Kamala Harris wants to be President.
Like, really, really, really, really wants to be President.
But before she can face off against President Trump, she’ll have to distinguish herself from a growing field of Democratic candidates that could number well over thirty at the height of the primaries.
To do that, Kamala is in the midst of a nationwide book tour promoting herself and her brand – extreme, hard-left Californian liberalism.
Kamala Harris’s effort to rebrand herself as one of the cool candidates running for office didn’t begin with the Monday release of her “Mood Mix” video of her favorite songs. It began with her book tour.
Each of the four book events last week began with California’s Democratic senator dancing onto the stage with Tupac’s “California Love” exploding through the speakers. The events, in the liberal cities of Washington D.C., New York, San Francisco, and Los Angeles, are a clear warm-up act for her presidential run. But the goal at the events wasn’t to go after President Donald Trump—her goal was to open up personally, reintroducing herself to voters as somebody she hopes they can relate to.
At her final event in Los Angeles on Sunday, she managed to avoid uttering Trump’s name altogether. The event was about Harris learning to “talk about herself,” which she said was something she hasn’t been accustomed to doing before her book, The Truths We Hold.
Making it easier for Harris to talk about herself on Sunday was her host, Cleo Wade. The poet began the interview by telling Harris she was her “North Star in our nation’s capital,” and later gushed, “Whenever I’m in your presence, all I think of to myself is, ‘Who made her?’”
Wade avoided any questions on policy, instead choosing to focus on the personal parts of the new book. Anecdotes about Harris’s upbringing in Oakland, her time going to parties as a student at Howard University, and how she met her husband Doug Emhoff on a blind date fill the hour. She says her stepchildren call her their “Momala,” and she maintains a good relationship with her husband’s first wife, who was in the audience at the Sunday event.
“We have a real modern family,” Harris said, referencing the popular ABC sitcom. …
People don’t like her. So she’s going out to make sure they get the opportunity to get to know her personal side.
Except, when they get to know her better, they like her even less.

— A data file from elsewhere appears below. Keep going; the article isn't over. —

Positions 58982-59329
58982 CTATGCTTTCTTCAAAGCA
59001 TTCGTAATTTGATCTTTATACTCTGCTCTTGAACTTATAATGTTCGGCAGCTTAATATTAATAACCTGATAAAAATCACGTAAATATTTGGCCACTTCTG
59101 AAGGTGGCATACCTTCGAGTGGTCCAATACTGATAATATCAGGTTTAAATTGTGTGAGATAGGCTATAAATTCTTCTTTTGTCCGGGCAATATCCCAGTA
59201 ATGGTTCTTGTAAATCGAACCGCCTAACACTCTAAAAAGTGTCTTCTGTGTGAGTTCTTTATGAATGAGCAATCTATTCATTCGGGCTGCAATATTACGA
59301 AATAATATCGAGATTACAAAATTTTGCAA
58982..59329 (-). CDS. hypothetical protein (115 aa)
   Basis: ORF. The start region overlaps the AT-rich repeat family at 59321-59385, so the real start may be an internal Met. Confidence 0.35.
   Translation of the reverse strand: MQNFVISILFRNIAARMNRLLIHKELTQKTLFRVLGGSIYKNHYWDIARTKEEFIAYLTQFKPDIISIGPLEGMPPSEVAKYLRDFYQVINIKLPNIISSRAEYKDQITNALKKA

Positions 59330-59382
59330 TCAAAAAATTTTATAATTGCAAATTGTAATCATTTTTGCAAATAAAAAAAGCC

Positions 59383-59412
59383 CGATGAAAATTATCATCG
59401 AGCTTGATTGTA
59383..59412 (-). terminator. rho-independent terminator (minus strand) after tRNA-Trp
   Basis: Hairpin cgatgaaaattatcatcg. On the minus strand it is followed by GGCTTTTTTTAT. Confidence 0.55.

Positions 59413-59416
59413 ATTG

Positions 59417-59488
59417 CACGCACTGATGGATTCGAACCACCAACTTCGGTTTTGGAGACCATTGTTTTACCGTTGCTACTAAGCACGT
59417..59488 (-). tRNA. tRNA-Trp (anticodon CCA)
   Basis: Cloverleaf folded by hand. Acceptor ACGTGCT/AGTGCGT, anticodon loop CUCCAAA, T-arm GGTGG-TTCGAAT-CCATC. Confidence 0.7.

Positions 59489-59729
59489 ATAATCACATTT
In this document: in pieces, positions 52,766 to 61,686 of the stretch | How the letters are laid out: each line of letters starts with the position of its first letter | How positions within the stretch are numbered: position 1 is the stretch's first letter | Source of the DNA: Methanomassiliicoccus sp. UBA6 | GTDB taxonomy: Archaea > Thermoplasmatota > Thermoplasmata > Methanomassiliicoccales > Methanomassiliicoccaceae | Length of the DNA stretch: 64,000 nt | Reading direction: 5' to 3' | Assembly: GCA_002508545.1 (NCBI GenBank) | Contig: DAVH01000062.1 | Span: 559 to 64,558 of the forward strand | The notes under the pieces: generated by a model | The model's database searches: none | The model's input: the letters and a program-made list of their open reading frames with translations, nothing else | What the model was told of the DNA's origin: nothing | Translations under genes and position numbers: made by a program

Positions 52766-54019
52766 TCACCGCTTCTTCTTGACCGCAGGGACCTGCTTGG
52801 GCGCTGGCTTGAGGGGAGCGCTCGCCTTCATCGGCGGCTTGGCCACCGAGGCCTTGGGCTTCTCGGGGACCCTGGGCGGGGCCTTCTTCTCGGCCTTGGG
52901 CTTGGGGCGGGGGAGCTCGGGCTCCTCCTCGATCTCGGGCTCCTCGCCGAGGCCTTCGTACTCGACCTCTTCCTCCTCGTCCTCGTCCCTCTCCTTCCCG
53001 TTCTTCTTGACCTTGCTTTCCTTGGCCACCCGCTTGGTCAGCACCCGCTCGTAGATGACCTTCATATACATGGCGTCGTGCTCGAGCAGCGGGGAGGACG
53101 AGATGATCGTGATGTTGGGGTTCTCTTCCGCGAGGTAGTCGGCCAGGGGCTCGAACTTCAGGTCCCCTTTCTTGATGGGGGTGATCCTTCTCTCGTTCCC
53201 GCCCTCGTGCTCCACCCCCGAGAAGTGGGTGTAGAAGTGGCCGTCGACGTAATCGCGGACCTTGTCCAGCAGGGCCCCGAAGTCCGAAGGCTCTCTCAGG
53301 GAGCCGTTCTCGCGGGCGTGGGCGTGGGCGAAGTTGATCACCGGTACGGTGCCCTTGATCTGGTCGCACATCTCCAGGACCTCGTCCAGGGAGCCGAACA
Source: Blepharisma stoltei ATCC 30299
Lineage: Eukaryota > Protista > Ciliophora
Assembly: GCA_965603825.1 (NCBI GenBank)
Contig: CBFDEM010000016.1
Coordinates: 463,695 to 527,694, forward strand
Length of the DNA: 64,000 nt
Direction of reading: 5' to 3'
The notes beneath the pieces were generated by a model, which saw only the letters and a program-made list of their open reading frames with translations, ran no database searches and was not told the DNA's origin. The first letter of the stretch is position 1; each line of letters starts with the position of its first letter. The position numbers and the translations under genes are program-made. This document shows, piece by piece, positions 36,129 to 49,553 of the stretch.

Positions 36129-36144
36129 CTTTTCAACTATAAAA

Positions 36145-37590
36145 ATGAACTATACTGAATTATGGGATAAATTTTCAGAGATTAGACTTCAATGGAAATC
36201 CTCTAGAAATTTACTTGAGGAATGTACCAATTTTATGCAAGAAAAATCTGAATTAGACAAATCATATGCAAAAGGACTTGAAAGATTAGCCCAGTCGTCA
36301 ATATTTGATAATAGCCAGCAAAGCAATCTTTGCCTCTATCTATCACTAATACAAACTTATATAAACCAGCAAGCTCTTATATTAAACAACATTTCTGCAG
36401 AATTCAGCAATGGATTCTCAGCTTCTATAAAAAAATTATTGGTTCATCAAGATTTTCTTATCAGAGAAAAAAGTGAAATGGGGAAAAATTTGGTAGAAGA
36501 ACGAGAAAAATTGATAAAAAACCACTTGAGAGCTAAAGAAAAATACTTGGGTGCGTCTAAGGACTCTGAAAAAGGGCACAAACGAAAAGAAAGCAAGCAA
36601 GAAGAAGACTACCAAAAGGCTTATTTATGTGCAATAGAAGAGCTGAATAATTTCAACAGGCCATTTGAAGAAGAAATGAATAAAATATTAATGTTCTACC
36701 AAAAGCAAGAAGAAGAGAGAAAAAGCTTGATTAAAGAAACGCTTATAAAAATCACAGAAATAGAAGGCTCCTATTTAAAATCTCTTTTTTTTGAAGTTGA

The Washington Free Beacon continues:
The assessment by Harris that she needed to show more of a personal side was a good one.
Starr Scesniak, a Los Angeles woman who came out to see Harris as she decides who she’ll support for president, says she was worried about her inability to connect with her senator.
“One thing I’d been worried about, in terms of my own connection to her, was that she hasn’t shared much about her back-story,” Scesniak said after the talk. “As much as we want to say that doesn’t matter, it does.”…
The repositioning didn’t work as planned on everyone. Kim Rasser, who came to the event with Scesniak, understood what Harris was doing, but cautioned she was at risk of losing the edge she had over others in the field.
“She was trying to get out from behind the badass attorney image, and relate a bit more,” Rasser said. “But everyone knows her as a badass ballbuster, and I don’t think she should shy away from it.” …
Maria Alfonso, who spoke to the Free Beacon after attending a meet and greet with Harris for her new children’s book, said Harris shouldn’t be blamed for “enforcing the laws” as a prosecutor but predicted her career would be an issue for her.
“Kamala has my support, I’ve liked her since she was our attorney general, but a lot of people in the black community have problems with her,” Alfonso said. “As the mother of a black man who can be shot by the cops any day, I obviously understand, but she was just enforcing the laws.”
Some of this anger showed up on her book tour—in San Francisco an audience member shouted at her from the balcony, “What about black people Kamala?” …
Did you catch that? For a Democrat today, a history of “enforcing the laws” is now a liability, not an asset.
Harris is expected to formally announce her presidential campaign over the Martin Luther King, Jr. weekend in Oakland.